Rice's Point separates Duluth-Superior's outer from it's inner harbor, and is a focal point of Duluth's industrial activity. Many of the city's bridges can be seen, among them the Aerial Lift Bridge to the left, the John A. Blatnik Bridge straight ahead, and the Richard Bong Memorial Bridge to the right. The latter two connect Duluth with Superior, Wisconsin. Since the opening of the first Soo Lock in 1855, joining Lake Superior to the other Great Lakes, Duluth-Superior has been an important shipping center, first for forest products and, with the opening of the Mesabi Range, for iron ore. Duluth-Superior became an international seaport in 1959 with the opening of the St. Lawrence Seaway, of which this is the westernmost terminus - the world's most inland seaport, 2340 miles from the Atlantic Ocean and 602 feet above sea level. Ships from all merchant nations visit the harbor, which ranks above any other inland port in annual tonnage. The port is served by six railroads.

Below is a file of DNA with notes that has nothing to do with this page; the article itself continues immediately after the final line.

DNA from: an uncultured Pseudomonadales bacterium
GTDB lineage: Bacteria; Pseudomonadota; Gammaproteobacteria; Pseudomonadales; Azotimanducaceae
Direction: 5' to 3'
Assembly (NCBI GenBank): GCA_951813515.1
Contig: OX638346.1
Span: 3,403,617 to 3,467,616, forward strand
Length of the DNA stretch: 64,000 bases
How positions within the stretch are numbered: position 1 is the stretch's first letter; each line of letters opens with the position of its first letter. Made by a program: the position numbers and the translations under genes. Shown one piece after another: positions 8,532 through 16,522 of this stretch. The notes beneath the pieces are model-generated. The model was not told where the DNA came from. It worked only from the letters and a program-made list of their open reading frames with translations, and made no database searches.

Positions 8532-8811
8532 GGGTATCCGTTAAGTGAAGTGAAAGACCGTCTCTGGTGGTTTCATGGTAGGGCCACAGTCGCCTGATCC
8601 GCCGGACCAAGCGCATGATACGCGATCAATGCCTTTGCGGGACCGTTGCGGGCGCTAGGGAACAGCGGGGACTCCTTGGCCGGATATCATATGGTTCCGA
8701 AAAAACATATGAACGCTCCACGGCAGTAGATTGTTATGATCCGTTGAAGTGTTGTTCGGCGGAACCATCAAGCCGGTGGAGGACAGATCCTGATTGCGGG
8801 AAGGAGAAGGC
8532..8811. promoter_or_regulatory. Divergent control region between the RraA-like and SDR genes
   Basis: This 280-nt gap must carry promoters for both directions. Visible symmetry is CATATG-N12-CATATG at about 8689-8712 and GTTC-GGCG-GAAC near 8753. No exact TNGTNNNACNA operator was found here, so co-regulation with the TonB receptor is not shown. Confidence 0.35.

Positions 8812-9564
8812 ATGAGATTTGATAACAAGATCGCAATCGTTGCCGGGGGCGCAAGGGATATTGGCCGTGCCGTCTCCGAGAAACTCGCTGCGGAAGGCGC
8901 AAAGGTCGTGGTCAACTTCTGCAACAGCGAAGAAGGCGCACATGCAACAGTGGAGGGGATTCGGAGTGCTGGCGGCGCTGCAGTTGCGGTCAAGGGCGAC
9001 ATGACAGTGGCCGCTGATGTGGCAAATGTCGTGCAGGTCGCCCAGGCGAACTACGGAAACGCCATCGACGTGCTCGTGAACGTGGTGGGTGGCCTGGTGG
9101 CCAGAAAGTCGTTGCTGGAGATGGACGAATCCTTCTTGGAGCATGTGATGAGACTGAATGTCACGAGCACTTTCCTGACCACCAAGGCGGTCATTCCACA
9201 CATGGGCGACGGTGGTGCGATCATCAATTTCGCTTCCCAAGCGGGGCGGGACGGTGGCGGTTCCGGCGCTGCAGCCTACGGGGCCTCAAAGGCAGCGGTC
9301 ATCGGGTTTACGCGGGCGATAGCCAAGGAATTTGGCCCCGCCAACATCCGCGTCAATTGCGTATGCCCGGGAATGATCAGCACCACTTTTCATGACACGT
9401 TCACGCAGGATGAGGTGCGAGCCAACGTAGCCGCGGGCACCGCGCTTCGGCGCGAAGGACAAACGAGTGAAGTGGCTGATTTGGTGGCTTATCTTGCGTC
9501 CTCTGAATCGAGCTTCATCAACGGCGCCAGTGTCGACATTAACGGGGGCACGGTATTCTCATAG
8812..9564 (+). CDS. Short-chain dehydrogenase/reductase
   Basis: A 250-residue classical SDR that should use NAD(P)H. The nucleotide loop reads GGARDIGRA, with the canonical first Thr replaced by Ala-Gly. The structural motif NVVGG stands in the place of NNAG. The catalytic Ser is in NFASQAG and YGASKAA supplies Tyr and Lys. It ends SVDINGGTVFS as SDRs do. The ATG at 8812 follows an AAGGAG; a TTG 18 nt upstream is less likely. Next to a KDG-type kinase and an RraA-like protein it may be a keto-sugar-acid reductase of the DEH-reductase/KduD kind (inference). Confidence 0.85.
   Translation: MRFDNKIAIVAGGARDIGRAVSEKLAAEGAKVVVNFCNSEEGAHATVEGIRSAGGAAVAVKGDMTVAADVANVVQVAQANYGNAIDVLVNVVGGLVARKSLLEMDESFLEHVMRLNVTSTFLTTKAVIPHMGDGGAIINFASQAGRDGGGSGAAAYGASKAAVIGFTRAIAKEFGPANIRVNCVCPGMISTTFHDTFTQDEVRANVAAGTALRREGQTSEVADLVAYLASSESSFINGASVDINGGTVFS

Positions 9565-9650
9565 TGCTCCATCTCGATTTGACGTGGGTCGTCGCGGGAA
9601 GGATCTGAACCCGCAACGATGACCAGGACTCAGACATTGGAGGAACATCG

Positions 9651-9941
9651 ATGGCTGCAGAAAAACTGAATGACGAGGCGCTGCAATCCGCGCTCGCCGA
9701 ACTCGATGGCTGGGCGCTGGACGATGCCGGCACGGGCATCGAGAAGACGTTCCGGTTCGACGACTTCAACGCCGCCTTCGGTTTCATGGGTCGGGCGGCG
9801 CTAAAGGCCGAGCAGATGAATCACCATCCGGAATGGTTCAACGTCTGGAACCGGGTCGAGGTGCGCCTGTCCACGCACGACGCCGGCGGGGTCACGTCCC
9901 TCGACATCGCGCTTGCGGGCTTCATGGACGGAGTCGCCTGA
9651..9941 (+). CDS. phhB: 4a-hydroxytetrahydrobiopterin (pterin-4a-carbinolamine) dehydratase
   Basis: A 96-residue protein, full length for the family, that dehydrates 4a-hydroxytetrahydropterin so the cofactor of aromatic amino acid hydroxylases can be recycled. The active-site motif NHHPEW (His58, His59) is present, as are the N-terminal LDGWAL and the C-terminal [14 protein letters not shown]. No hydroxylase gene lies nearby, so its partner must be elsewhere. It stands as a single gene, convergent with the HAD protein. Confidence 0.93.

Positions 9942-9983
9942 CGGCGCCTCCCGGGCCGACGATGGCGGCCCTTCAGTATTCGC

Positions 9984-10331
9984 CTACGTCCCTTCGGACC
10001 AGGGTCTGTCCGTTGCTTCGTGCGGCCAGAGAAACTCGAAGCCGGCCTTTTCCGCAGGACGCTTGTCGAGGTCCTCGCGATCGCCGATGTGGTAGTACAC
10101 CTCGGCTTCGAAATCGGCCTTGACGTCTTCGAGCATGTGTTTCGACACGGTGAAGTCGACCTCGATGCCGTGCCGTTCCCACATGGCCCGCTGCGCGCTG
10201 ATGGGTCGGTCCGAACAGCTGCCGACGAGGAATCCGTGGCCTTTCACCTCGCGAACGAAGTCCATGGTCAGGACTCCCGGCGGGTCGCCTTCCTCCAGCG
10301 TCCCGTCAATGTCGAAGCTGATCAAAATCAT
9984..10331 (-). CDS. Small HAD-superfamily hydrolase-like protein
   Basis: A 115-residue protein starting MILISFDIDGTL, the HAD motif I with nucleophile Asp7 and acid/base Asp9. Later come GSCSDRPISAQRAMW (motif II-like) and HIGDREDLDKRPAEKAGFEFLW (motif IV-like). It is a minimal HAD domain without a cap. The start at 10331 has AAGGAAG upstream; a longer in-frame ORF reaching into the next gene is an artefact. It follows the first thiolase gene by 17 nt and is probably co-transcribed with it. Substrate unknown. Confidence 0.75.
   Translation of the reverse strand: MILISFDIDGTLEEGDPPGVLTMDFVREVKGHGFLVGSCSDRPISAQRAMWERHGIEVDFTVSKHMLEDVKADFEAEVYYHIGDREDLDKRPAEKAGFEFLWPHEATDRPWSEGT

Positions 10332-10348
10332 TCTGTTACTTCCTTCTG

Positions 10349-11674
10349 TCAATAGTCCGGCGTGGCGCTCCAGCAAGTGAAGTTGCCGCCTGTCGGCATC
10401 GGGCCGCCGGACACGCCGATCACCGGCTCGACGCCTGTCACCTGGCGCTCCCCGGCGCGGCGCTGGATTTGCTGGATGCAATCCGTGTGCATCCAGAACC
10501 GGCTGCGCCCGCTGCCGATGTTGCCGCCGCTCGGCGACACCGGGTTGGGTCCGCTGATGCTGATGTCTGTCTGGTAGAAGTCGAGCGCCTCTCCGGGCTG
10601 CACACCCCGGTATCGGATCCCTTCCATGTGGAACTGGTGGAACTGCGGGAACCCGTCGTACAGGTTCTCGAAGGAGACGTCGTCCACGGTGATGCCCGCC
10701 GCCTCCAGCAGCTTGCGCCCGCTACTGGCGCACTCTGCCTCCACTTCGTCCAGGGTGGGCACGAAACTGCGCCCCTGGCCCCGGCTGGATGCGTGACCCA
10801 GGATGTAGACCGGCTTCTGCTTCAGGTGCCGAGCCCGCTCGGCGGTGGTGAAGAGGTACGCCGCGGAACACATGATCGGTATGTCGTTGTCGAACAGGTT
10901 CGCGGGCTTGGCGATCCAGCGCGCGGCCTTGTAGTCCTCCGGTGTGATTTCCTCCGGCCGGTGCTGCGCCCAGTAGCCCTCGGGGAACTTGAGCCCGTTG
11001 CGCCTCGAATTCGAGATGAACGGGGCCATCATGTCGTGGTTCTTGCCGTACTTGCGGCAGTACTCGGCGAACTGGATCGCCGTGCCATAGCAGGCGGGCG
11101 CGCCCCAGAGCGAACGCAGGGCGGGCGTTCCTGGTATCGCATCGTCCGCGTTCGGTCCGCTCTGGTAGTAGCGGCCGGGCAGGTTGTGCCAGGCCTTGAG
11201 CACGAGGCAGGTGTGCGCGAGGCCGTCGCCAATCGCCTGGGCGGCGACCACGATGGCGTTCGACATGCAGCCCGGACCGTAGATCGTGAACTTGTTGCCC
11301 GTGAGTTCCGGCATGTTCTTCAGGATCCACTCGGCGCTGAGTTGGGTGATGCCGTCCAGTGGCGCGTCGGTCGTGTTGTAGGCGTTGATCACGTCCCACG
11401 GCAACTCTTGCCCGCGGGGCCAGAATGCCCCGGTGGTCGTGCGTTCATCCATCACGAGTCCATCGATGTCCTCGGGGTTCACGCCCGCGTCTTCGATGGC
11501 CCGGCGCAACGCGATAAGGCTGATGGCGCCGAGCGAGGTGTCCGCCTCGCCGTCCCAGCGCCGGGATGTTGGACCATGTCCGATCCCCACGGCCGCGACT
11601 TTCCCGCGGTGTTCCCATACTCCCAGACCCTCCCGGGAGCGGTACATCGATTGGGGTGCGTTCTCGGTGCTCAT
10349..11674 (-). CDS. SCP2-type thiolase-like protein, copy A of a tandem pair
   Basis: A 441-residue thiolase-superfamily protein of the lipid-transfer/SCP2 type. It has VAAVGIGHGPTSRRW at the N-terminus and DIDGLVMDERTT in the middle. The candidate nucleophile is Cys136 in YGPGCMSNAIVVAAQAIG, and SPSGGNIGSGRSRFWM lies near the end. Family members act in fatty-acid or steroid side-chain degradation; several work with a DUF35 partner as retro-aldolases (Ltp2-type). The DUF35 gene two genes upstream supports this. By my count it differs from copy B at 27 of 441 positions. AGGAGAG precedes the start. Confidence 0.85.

One of a series of Skyline Drive Commemorative Plaques erected in 1972 by the Duluth Lions Club in cooperation with the Duluth Area Chamber of Commerce Convention & Visitors Bureau.